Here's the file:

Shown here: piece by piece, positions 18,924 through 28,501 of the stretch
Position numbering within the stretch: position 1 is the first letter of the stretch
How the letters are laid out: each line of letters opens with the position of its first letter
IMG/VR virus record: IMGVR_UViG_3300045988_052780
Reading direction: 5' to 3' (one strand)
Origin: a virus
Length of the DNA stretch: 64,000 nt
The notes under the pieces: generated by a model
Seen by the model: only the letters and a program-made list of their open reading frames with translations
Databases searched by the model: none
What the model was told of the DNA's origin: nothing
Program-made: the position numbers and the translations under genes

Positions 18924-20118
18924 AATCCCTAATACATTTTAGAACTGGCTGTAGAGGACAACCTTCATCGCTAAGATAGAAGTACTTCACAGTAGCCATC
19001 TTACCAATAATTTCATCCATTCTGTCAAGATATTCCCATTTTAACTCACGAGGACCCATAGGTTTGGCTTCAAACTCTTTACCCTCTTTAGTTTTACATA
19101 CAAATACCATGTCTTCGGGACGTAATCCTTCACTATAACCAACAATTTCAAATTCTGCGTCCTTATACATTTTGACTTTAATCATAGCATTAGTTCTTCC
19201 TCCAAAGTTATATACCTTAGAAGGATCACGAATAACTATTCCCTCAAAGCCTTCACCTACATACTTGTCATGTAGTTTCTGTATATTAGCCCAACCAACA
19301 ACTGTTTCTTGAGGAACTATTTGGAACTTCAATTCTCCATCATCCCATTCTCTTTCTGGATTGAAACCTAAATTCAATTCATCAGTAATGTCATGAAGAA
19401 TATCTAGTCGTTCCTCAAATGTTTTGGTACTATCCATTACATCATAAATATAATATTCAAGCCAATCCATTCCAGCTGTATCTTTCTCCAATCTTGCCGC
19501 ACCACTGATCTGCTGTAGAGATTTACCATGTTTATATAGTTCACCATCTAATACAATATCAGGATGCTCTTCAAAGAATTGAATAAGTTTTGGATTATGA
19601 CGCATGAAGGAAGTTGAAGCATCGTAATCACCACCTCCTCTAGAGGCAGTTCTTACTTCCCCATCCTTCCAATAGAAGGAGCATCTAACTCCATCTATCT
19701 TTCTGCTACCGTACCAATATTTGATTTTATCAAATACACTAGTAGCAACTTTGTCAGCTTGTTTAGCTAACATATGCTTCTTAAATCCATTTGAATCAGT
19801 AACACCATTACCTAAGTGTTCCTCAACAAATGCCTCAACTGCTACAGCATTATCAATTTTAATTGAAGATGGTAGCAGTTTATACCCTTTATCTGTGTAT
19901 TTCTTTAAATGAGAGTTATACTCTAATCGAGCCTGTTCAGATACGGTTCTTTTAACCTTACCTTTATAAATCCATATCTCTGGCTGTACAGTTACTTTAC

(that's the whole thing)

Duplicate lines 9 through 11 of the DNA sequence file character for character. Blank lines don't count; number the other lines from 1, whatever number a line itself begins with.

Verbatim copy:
Seen by the model: only the letters and a program-made list of their open reading frames with translations
Databases searched by the model: none
What the model was told of the DNA's origin: nothing